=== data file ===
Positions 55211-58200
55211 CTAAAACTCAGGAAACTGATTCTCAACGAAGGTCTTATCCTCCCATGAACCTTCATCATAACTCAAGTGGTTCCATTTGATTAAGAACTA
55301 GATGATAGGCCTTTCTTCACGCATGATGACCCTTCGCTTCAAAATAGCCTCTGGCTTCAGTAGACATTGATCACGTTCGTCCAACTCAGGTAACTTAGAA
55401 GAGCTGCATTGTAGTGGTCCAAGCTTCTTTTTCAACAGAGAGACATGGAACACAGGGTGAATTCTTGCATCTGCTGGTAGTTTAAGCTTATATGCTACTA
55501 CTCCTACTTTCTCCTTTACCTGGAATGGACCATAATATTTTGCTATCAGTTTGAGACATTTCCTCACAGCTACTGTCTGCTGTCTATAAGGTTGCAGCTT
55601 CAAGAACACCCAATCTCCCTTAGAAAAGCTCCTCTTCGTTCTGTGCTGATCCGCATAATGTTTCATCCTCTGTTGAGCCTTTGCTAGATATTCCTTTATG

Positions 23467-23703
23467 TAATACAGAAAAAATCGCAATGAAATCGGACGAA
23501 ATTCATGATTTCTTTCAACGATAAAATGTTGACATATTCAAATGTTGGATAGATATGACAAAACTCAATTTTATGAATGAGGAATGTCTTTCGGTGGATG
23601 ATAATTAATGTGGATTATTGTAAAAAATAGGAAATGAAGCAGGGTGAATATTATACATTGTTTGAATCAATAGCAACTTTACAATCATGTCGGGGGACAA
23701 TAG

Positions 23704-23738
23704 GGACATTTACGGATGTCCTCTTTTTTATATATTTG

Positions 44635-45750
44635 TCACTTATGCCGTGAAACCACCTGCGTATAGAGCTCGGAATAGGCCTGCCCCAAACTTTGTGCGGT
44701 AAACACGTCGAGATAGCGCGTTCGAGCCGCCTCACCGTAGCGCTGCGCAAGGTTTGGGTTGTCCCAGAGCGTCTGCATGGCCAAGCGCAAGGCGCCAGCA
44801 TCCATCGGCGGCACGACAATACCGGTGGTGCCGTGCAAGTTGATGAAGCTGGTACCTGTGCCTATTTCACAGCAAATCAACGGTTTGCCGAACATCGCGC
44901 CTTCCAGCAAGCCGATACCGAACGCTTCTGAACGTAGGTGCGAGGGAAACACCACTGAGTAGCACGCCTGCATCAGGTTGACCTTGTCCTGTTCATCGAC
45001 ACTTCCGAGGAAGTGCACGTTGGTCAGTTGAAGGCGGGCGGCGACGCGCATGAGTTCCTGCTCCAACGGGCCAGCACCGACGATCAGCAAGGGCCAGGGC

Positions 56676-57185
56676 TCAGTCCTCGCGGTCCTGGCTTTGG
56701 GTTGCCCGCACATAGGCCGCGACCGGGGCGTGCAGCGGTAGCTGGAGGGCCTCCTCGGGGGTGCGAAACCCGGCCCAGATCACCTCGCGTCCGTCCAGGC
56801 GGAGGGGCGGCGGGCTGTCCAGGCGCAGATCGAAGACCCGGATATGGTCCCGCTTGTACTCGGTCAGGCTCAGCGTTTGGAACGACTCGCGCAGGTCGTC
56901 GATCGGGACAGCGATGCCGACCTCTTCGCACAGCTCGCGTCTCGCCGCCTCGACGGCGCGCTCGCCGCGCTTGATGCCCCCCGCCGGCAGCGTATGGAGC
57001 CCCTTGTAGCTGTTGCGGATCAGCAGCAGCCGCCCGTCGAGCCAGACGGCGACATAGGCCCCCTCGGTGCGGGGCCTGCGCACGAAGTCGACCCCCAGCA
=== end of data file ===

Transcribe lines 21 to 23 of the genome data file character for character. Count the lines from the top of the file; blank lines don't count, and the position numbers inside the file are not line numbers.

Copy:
56676 TCAGTCCTCGCGGTCCTGGCTTTGG
56701 GTTGCCCGCACATAGGCCGCGACCGGGGCGTGCAGCGGTAGCTGGAGGGCCTCCTCGGGGGTGCGAAACCCGGCCCAGATCACCTCGCGTCCGTCCAGGC
56801 GGAGGGGCGGCGGGCTGTCCAGGCGCAGATCGAAGACCCGGATATGGTCCCGCTTGTACTCGGTCAGGCTCAGCGTTTGGAACGACTCGCGCAGGTCGTC